Fagan said the players would gain confidence from the victory, their first against Richmond since 2009. “I think it will give our group a lot of confidence to win their first final.
“They’ve been working hard towards it over a number of years now. And a lot of the learnings that I suppose they’ve gone through over the last three or four years came to fruition tonight.”
The Lions will play either Geelong or the winner of the West Coast v Collingwood game in their preliminary final and obviously will play at their home again in the grand final should they make it.
“I thought that we showed tremendous mental strength to hang in the game there. There was a period of time early in the second quarter when Richmond just hammered away and you know there was a danger they could take the game from us at that point but we hung in there and managed to get some momentum ourselves, late in that second quarter, which ended up being the match-winning time of the game.
“The mental strength our group showed, their composure under pressure, their understanding that when you play in these big games you’ve got to win them several times, you don’t just win them once.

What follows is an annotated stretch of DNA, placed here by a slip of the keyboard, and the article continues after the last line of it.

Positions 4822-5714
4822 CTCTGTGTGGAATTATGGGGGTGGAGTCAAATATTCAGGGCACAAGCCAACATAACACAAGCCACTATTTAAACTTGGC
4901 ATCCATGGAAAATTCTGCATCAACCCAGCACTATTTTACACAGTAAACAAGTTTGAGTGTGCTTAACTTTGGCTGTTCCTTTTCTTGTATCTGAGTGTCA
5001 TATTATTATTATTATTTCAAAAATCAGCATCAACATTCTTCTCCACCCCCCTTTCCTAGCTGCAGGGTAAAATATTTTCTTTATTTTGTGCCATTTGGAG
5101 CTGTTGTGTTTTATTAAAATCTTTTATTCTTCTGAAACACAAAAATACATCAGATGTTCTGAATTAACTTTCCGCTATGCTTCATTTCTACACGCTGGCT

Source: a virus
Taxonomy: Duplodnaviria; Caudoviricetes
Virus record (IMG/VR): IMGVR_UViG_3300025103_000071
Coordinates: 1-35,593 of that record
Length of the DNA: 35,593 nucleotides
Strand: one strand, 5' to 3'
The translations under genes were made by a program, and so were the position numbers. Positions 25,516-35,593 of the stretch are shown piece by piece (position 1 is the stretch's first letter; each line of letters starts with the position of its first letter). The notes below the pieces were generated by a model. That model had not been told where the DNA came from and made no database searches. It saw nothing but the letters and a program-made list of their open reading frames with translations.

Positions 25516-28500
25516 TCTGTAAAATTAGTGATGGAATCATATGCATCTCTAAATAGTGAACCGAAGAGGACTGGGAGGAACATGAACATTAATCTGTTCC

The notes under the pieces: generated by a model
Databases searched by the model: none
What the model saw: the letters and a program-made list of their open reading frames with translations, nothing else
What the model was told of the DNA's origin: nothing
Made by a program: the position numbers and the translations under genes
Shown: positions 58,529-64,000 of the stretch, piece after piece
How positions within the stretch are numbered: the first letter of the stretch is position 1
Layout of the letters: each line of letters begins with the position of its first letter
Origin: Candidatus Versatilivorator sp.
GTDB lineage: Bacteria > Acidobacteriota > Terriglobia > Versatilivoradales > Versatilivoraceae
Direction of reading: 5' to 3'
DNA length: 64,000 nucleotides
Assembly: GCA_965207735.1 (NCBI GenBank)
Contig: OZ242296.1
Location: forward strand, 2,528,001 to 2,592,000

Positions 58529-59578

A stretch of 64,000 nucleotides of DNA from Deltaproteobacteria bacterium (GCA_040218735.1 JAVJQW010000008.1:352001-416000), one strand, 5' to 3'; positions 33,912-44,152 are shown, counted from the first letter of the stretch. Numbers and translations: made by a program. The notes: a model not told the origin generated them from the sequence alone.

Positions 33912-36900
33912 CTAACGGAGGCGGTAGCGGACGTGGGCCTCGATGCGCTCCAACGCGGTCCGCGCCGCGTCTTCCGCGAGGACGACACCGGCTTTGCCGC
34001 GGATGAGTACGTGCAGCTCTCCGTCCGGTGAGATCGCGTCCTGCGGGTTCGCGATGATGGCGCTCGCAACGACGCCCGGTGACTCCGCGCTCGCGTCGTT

“I’m just excited for the players and the staff and the club in general … I’m very proud of the group.
Fagan said he had not said anything to Brownlow Medal favourite Lachie Neale after the star had zero possessions in the first quarter. Neale went on to have eight in the second term and booted a critical 55-metre goal that Fagan called “a big moment” of the match, giving the Lions a 13-point lead at half-time after Richmond had been in control without scoring much.
“I didn’t say anything to him because I was surprised. I looked and it said ‘Will I say anything? I thought, no I won’t because he’s a champion player and he’ll know himself he hasn’t done all that well … from that point in time onwards we got on top in that area.
“It was a big moment, no doubt about that, that was an outstanding kick. He was a long way out and he needed every bit of his strength to get it there … He sensed the moment. That’s one thing we learned from last year, that finals are full of moments and you’ve just got to get as many right as you can.”
The Lions coach resisted the temptation to move to plan B on Richmond champion Dustin Martin, who had been influential in the first half around the midfield.
“We just stuck with our system, the scoreboard wasn’t telling us that we needed to change. We certainly had some plan B things in mind if Dusty got out of control … he did bit of damage in the midfield, but we just didn’t get to that point where we needed to respond.”
Fagan said the hard work the Lions had done on their goalkicking had started to pay off. “The last three or four and they’re the only weeks that matter, we’ve been pretty good.”
Jake Niall is a Walkley award-winning sports journalist and chief AFL writer for The Age.